The old Egyptians believed that men had souls, which they called "Ba" which after death, could move between our world and the world of the dead.
They depicted it as a "human-headed hawk (see following image), which shows "Ba" visiting the dead man.
Our Greek legacy
The Greek took this same creature and distorted it, from being a good and caring entity, it became an evil creature.
For the ancient Greeks, Harpies were invariably winged women, a "bird-woman" who originally were a "group of wind deities".
Their name, derived from Greek "Αρεπυια" (snatcher), implies that "they are the Snatchers [...] women-demons [...] carrying all things to destruction"
They not only snatched souls and took them to death, they also brought forth life, making mares pregnant. 
The following image shows the famous "The Harpy tomb", ca. 470 BC, in the British Museum. The creature is carrying off a baby.
These monsters with faces of maidens had, according to Virgil, obscene habits. They were ravenous and stole the food from Aeneas at the island of Strophades on his long journey from Troy to Italy.
Later Greeks transformed the Harpy into the "Siren", which can be seen in depictions of Odysseus on his long trip home from Troy.
South American Harpies
South America also has its harpies; the American Harpy Eagle (Harpia harpyja), which lives in the Tropical and Subtropical areas of South and Central America, from southern Mexico to northern Argentina and the south of Brazil.
It is the only member of the genus Harpia (besides the mythical Harpy) and it is the largest of all eagles (with a wingspan of 2.4 m - 8 ft.).
But, there are accounts of Harpies (the Greek kind) in Chile, quite close to Patagonia (For the full text in Spanish, see reference  below).
This alleged discovery of a harpy in Chile in 1784, led to a fashion, and the "harpy costume" in France during the reign of (later guillotined) King Louis XVI. 
The following is the text (in French) 
The context of the 1784 harpy.
These were revolutionary days, the Female Harppy found in the "Royal Province of Chile" was bestial and had mixed genders: she/he was mustached and bearded. Her breasts were surrounded by hair.
The beast feasted on eels, fish and a daily sheep. The first report was a pamphlet by the Count of Provence (Description historique d'un monstrue symbolique pris vivan sur les bords du lac Fagua [*], pres de Santa-Fé, par les soins de Francisco Xaviero de Meunrios, Comte de Barcelone.).
This pamphlet intended to mock the royal family and its lavish ways. So it is not surprising that the beast took on a more femenine appearance to resemble Queen Marie-Antoniette (hated by the populace and depicted as a harpy).
The beast was thus an act of pre-French Revolution hatred to the royal family and not a real Chilean entity.
Tagua Tagua lagoon monster
It was placed  in Lagoon Tagua-Tagua (which now does not exist, as it was dessicated in the 1830s). Don't confuse it with the Lake Tagua-Tagua in the Reloncavi Fjord area which is also home to a lake monster (one was a lagoon, the other is a lake).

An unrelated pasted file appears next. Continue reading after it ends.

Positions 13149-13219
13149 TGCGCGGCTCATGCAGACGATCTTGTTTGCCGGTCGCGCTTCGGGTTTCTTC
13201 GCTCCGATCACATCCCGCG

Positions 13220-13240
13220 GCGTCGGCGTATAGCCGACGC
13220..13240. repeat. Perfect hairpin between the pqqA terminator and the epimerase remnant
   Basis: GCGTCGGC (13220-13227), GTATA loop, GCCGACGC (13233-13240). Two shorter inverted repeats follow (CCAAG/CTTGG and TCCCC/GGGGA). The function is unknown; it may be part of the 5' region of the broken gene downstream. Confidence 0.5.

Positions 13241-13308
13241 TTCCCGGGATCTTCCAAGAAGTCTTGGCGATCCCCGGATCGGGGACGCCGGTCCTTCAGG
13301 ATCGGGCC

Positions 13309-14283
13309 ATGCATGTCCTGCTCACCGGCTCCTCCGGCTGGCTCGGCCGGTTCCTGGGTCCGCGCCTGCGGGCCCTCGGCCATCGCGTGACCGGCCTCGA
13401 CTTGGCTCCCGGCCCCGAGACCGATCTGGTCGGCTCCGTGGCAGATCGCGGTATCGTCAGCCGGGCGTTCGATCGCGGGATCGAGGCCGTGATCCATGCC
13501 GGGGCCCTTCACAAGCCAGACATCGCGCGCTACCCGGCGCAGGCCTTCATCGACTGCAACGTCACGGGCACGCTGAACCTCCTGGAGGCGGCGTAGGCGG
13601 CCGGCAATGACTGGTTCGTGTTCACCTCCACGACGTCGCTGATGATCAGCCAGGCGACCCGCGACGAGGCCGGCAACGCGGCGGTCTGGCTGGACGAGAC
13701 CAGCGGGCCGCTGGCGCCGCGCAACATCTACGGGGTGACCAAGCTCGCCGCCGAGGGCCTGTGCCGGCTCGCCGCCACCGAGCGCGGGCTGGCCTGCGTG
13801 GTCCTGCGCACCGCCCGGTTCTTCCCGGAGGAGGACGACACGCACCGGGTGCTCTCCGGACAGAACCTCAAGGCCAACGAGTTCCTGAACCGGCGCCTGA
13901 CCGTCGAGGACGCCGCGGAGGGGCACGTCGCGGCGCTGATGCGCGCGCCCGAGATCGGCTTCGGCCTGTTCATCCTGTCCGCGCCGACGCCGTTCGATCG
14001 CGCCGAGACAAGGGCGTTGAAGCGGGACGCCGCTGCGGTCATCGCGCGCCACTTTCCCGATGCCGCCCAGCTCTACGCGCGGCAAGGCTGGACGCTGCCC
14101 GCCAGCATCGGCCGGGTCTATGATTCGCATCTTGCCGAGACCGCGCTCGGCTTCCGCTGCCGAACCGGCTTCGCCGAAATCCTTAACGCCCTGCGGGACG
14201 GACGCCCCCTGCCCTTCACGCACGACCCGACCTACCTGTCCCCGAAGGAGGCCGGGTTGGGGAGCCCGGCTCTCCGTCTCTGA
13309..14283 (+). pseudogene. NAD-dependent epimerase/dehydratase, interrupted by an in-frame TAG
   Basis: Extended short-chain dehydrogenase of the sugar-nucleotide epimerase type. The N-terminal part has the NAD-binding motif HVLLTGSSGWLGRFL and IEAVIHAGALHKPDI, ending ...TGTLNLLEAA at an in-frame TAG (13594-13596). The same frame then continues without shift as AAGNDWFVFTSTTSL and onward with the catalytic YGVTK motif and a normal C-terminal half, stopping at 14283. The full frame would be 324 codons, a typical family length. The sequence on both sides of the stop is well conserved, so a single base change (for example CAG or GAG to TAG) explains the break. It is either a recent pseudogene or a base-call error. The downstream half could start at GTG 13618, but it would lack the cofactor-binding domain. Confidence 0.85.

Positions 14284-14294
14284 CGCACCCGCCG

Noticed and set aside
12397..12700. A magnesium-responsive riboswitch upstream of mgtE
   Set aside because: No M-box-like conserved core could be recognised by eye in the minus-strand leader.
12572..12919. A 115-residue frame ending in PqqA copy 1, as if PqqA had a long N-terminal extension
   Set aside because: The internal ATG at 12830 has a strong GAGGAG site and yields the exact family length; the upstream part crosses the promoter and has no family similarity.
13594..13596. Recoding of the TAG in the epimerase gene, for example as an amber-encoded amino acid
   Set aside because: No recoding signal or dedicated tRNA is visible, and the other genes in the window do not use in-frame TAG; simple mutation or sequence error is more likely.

Charles Darwin visited it in 1834 before it disappeared, and who wrote about it in his Beagle diary:
The lagoon was about 10 km (6 mi) from the town of San Vicente de Tagua-Tagua in the Chilean province of Cachapoal. Egg shaped, it measured about 10 km long and 13 km (8 mi.) It was shallow (only 5 m deep - 16 ft.).
Chilean author, Orestes Plath  mentions a monster in this lagoon: an aquatic winged being with two tails and scales which carries away the cattle.
Surprisingly, a Patagonian monster, the Llaima Volcano monster resembles a harpy, clawed, bird like and with a human face it is harpy-like.
Tagua Tagua is also one of the oldest sites archaeological sites in America, with clear indication of human activity dated to about 12,000 years ago.
 The Journal of Hellenic studies. (1893). London: Soc. for the Promotion of Hellenic Studies. v.13, pp. xlii and 106.
 Harrison, J., (1991) Prolegomena to the study of Greek Religion. Princeton Univ. Press. pp. 101+
 Edwards, A., (1891). Pharaohs Fellahs and Explorers. New York: Harper & Brothers. pp. 187+
 Picasso, F. (2006). Estudio sobre las supuestas arpias capturadas en Chile (1784) y Perú ( 1829).
 Augustin Challamel, John Lillie. (1882). The history of fashion in France: or, The dress of women from the Gallo-Roman period to the present time. Low, Marston, Searle, & Rivington. pp.174
 Hatin, Eugene, (1864). Histoire politique et littéraire de la presse en France: avec une introd. historique sur les origines du journal et la bibliographie générale des journaux depuis leur origine. Poulet-Malassis et de Broise, v.8. pp. 104+
 Landes, J. (2003). Visualizing the Nation: Gender, Representation, and Revolution in Eighteenth-Century France. Cornell University Press. pp. 215.
 Plath, O., (1994). Geografía del mito y la leyenda chilenos. Grijalbo. pp. 124.
 Weber, G. Laguna Tagua Tagua site (Liberador, Chile) Online.
Patagonian Monsters - Cryptozoology, Myths & legends in Patagonia2010 International Year of Biodiversity Copyright 2009-2010 by Austin Whittall ©